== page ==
. - Indexed optics are rather different, as described in the "Indexed optics" section below in Optics. All ordinary optics are "index-preserving", so there is no separate notion of an index-preserving optic.
`Each`

provides indexed traversals.`firstOf`

from`lens`

is replaced by`headOf`

.`concatOf`

from`lens`

is omitted in favour of the more general`foldOf`

.`set'`

is a strict version of`set`

, not`set`

for type-preserving optics.- Numbered lenses for accessing fields of tuples positionally are provided
only up to
`_9`

, rather than`_19`

. - There are four variants of
`backwards`

for (indexed)`Traversal`

s and`Fold`

s:`backwards`

,`backwards_`

,`ibackwards`

and`ibackwards_`

. - There is no
`Traversal1`

and`Fold1`

. - There are affine variants of (indexed) traversals and folds
(
`AffineTraversal`

,`AffineFold`

,`IxAffineTraversal`

and`IxAffineFold`

). An affine optic targets at most one value. Composing a`Lens`

with a`Prism`

produces an`AffineTraversal`

, so for example

is well-typed.`matching`

(`_1`

`%`

`_Left`

) - Functions
`ifiltered`

and`indices`

are defined as optic combinators due to restrictions of internal representation. - We can't use
`traverse`

as an optic directly. Instead there is a`Traversal`

called`traversed`

. Similarly`traverseOf`

must be used to apply a`Traversal`

, rather than simply using it as a function. - The
`re`

combinator produces a different optic kind depending on the kind of the input`Iso`

, for example`Review`

reverses to`Getter`

while a reversed`Iso`

is still an`Iso`

. Thus there is no separate`from`

combinator for reversing`Iso`

s.

## Other resources

- Through a Glass, Abstractly: Lenses and the Power of Abstraction a talk on the principles behind this library with accompanying slides by Adam Gundry (but note that the design details of
`optics`

have changed substantially since this talk was given) - Profunctor Optics: Modular Data Accessors a paper by Matthew Pickering, Jeremy Gibbons and Nicolas Wu
- Glassery and Indexed Profunctor optics, blog posts by Oleg Grenrus
- The lens package by Edward Kmett and contributors

# Using the library

To get started, you can just

import Optics

and if you prefer to use operators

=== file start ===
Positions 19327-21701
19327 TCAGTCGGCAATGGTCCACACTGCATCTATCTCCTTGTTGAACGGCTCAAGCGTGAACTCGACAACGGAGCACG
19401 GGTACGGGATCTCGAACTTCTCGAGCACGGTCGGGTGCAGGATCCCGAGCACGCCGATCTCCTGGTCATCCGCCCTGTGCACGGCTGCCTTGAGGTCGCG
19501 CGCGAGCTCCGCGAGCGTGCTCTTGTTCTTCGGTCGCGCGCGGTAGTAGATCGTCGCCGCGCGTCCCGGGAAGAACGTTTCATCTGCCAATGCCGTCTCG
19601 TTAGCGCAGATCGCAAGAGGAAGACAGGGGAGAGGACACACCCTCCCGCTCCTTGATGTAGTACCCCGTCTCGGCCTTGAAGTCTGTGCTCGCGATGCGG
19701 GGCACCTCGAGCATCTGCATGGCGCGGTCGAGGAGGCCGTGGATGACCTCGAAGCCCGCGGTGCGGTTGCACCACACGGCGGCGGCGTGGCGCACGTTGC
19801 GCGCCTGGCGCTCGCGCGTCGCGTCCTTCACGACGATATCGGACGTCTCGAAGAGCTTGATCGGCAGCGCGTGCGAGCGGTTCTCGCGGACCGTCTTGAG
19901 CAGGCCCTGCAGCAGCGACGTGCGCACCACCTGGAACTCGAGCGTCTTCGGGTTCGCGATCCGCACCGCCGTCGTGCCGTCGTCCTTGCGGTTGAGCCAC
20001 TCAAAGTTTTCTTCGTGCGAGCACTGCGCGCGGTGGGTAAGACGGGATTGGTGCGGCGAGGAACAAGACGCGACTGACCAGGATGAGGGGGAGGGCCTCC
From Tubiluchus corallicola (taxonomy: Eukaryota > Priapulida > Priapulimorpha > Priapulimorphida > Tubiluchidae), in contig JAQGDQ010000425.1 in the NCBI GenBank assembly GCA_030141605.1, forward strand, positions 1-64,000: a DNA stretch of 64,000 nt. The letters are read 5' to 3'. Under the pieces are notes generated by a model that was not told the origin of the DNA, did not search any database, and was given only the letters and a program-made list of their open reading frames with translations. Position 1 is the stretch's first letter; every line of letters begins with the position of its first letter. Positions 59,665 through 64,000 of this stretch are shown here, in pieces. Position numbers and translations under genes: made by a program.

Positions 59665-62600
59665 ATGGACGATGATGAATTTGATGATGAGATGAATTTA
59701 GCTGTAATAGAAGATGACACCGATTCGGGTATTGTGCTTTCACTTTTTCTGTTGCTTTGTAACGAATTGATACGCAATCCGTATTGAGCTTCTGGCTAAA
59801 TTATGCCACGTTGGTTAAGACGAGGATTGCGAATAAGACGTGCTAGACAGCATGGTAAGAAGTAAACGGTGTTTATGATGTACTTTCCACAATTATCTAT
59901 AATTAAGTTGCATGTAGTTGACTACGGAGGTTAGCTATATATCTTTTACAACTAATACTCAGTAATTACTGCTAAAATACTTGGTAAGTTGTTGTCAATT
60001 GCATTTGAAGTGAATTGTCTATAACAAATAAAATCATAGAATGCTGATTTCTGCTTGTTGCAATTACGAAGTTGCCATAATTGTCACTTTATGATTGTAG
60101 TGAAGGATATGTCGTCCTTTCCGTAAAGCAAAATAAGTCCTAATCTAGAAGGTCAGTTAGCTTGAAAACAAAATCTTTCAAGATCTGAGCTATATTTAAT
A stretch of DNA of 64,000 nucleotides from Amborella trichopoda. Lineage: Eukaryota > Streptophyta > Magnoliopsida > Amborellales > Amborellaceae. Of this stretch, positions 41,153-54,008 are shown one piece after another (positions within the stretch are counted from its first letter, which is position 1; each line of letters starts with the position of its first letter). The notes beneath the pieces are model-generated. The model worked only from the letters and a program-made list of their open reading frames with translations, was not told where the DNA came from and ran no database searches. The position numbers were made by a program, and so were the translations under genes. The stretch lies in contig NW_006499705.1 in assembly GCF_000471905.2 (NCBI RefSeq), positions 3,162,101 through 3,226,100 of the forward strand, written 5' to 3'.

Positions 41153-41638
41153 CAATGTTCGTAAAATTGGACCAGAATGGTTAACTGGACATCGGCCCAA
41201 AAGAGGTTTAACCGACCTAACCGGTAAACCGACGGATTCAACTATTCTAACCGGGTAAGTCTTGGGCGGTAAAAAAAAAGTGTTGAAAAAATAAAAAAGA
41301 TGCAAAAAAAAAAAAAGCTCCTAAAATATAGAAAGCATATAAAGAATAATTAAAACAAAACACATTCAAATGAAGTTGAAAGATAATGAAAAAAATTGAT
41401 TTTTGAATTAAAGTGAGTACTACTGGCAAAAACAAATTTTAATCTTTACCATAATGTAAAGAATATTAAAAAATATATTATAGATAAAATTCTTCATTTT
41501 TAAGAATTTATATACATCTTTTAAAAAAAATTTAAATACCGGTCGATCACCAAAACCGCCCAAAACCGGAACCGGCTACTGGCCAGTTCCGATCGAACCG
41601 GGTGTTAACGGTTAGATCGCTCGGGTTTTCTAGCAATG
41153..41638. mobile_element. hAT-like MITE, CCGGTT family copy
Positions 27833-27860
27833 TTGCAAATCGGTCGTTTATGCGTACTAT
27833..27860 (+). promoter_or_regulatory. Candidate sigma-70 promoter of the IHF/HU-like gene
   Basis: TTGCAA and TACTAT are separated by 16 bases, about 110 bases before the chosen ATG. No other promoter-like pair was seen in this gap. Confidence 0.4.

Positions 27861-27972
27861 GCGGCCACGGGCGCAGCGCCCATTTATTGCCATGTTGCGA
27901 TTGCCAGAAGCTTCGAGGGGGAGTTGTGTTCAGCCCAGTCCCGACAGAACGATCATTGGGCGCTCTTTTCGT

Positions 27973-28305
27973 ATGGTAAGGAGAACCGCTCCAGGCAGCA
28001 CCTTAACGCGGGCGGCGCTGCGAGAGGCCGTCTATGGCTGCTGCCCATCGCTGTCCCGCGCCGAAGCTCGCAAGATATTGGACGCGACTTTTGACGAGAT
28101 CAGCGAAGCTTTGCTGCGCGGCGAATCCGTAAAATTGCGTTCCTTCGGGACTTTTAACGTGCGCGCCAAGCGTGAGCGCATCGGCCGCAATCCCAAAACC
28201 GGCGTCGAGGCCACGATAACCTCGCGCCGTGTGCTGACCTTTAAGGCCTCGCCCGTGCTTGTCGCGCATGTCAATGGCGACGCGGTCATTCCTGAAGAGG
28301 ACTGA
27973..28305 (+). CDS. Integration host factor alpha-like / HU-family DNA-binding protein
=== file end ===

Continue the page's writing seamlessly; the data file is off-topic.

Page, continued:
import Optics.Operators import Optics.Operators.State

module Optics.Optic

## Optic kinds

module Optics.AffineFold

module Optics.AffineTraversal

module Optics.Fold

module Optics.Getter

module Optics.Iso

module Optics.IxLens

module Optics.IxGetter

module Optics.IxAffineFold

module Optics.IxAffineTraversal

module Optics.IxFold

module Optics.IxSetter

module Optics.IxTraversal

module Optics.Lens

module Optics.ReversedLens

module Optics.Prism

module Optics.ReversedPrism

module Optics.Review

module Optics.Setter

module Optics.Traversal

## Optic operators

module Optics.Operators

# Optics utilities

## At

An `AffineTraversal`

to traverse a key in a map or an element of a
sequence:

`>>>`

Just 'b'`preview (ix 1) ['a','b','c']`

a `Lens`

to get, set or delete a key in a map:

`>>>`

fromList [(0,'b')]`set (at 0) (Just 'b') (Map.fromList [(0, 'a')])`

and a `Lens`

to insert or remove an element of a set:

`>>>`

fromList [1,2,4]`IntSet.fromList [1,2,3,4] & contains 3 .~ False`

module Optics.At

## Cons

`Prism`

s to match on the left or right side of a list, vector or other
sequential structure:

`>>>`

Just ('a',"bc")`preview _Cons "abc"`

`>>>`

Just ("ab",'c')`preview _Snoc "abc"`

module Optics.Cons

## Each

An `IxTraversal`

for each element of a (potentially monomorphic) container.

`>>>`

(10,20,30)`over each (*10) (1,2,3)`

module Optics.Each

## Empty

A `Prism`

for a container type that may be empty.

`>>>`

True`isn't _Empty [1,2,3]`

module Optics.Empty

## Re

Some optics can be reversed with `re`

. This is mainly useful to invert
`Iso`

s:

`>>>`

`let _Identity = iso runIdentity Identity`

`>>>`

Identity 'x'`view (_1 % re _Identity) ('x', "yz")`

Yet we can use a `Lens`

as a `Review`

too:

`>>>`

'x'`review (re _1) ('x', "yz")`

In the following diagram, red arrows illustrate how `re`

transforms optics.
The `ReversedLens`

and `ReversedPrism`

optic kinds are backwards versions
of `Lens`

and `Prism`

respectively, and are present so that

does not change the optic kind.`re`

. `re`

module Optics.Re

## ReadOnly

module Optics.ReadOnly

`Setter`

utilities for working in `MonadState`

.

module Optics.State

## View

A generalized view function `gview`

, which returns a single result (like
`view`

) if the optic is a `Getter`

, a `Maybe`

result (like `preview`

) if
the optic is an `AffineFold`

, or a monoidal summary of results (like
`foldOf`

) if the optic is a `Fold`

. In addition, it works for any